Showing 1–12 of 27 results
Ocean & Earth Shark Shield Power Module$499.00 Add to cart
Creatures Jack Freestone Tail Pad$64.95 Select options
Creatures Griffin Colapinto Tail Pad$64.95 Select options
Creatures Stephanie Gilmore Tail Pad$59.95 – $64.95 Select options
Creatures Mitch Coleborn Tail Pad$59.95 – $64.95 Select options
Creatures Mick Eugene Fanning Grip$64.95 Select options
Creatures Mick Fanning Lite Grip$64.95 Select options
Creatures Mick Fanning Grip$64.95 Select options
Creatures Mick Fanning Tail Pad$59.95 – $64.95 Select options
TLS Thrasher Tail Pad$59.99 Select options
Komunity Project Barton Lynch Tail Pad$59.95 Select options
Komunity Project Adriano De Souza Signature Tail Pad$59.95 Select options
Showing 1–12 of 27 results
Most shortboards and some longboards have surfboard grips / pad, traction pads, deck pads – whatever you want to call them, they’re the grippy rubbery bit towards the back of the deck.
The purpose of surfboard grips is to give your back foot better traction on the board so you can pull harder maneuvers relying on more than wax. Some surfboard traction pads have ridges at the back to give your foot even more control for aerial spins and harder snaps.
Manly Surfboards has a range of grips from brands including Tools, Gorilla, Creatures, FK, Balin and On a Mission. They come in a wide range of colours and designs, just keep in mind the lighter the colour, the grubbier it’s going to get.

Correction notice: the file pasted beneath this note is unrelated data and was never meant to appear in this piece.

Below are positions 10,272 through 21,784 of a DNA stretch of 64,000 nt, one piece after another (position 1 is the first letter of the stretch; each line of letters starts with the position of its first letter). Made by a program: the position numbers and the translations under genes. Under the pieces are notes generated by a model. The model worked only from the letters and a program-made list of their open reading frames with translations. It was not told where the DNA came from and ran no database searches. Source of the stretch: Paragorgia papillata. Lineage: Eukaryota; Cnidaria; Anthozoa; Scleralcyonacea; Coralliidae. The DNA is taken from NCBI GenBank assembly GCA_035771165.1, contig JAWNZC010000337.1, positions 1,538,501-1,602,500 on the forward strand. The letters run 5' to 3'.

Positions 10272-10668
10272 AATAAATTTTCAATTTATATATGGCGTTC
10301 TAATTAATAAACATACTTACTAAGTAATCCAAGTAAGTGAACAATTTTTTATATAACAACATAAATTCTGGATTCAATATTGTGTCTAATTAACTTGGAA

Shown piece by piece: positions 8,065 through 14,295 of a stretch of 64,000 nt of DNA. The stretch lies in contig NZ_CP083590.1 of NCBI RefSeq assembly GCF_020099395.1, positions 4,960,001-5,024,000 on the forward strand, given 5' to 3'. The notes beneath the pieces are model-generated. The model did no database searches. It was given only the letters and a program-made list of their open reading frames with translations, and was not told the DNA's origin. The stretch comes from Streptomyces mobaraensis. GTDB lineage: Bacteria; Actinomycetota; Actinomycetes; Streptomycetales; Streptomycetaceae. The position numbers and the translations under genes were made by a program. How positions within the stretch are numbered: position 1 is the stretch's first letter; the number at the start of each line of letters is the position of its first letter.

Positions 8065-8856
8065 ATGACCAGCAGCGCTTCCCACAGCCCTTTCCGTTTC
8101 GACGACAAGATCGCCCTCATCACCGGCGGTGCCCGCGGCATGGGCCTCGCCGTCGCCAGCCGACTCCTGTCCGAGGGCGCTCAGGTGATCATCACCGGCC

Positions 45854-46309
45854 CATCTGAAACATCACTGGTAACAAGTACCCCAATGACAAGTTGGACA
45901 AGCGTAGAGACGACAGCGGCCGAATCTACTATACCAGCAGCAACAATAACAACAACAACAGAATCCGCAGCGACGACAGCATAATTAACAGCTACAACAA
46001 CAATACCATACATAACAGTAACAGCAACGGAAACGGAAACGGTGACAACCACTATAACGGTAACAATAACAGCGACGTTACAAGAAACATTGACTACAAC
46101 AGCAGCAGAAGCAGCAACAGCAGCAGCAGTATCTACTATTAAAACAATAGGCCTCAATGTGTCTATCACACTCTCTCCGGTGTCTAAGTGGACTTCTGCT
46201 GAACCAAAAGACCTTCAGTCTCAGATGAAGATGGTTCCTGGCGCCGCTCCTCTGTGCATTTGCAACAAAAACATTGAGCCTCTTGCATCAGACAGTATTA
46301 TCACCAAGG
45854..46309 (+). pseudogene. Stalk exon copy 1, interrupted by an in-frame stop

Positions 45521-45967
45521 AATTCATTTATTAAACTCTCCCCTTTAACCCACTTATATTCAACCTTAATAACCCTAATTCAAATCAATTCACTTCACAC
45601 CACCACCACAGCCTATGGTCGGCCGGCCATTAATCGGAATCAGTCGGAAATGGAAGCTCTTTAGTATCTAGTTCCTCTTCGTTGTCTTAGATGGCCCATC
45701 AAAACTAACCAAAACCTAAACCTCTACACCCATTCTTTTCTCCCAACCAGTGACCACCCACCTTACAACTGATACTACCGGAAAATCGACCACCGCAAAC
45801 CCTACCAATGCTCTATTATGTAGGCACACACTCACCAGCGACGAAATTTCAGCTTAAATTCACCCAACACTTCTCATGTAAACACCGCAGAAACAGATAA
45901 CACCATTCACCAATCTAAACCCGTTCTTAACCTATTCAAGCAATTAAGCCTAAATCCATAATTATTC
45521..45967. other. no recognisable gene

DIY traction pad application
Approaching your beautiful new board with a slab of sticky-backed rubber can be pretty daunting, but take it slow and steady and you’ll do a great job.
If it’s a new board, no worries, just make sure the surface is carefully wiped and dusted before you begin. If there’s wax on the board, leave it in the sun for a few minutes to soften the wax, or pour hot water on it. Then scrape away the wax from the area with a wax comb or other soft plastic edge (your old credit cards work well) and finish with a wax remover. If it’s winter, you can take a hairblower on a LOW setting and blow the wax until it is soft enough to remove. Make sure that you wipe away all the wax remover and bits of wax.
Figure out where the pad needs to go. Some surfers like to have the rear kick-up ridge positioned either directly over the front of the centermost fin, others like to have it right in front of the leash plug. If this is your first traction pad, a safe bet is to put the rear ridge over the center of the middle rear fin. If you’re using several pieces, try some double-sided tape to get the pieces in the right place.
Mark off the placement with a pencil, using the board’s stringer to ensure the pad is centred.
Peel off the adhesive, ensuring the glued area doesn’t touch anything other than the deck, then press down for 20-30 seconds to bond the adhesive.
Yes, we know, you want to get yourself out amongst it – but give the adhesive some time to cure. Let it rest about 12 hours before you head to the surf.
Can you remove surfboard grips?
Yes – but it’s not easy. If you have an epoxy board over a fiberglass board your chances of getting the surfboard grips off without damage is much higher.
On a fiberglass board, however, you risk delaminating the board – pulling the glass away from the foam – and the board is, potentially, ruined.
If you really, really have to remove the pad, do it incredibly slowly and carefully, a small amount at a time. If you’re not replacing it, you’ll need to clean any residual adhesive with a little paint thinner on a rag. If you’re replacing with a new pad, leave the residue and position the new grip over it.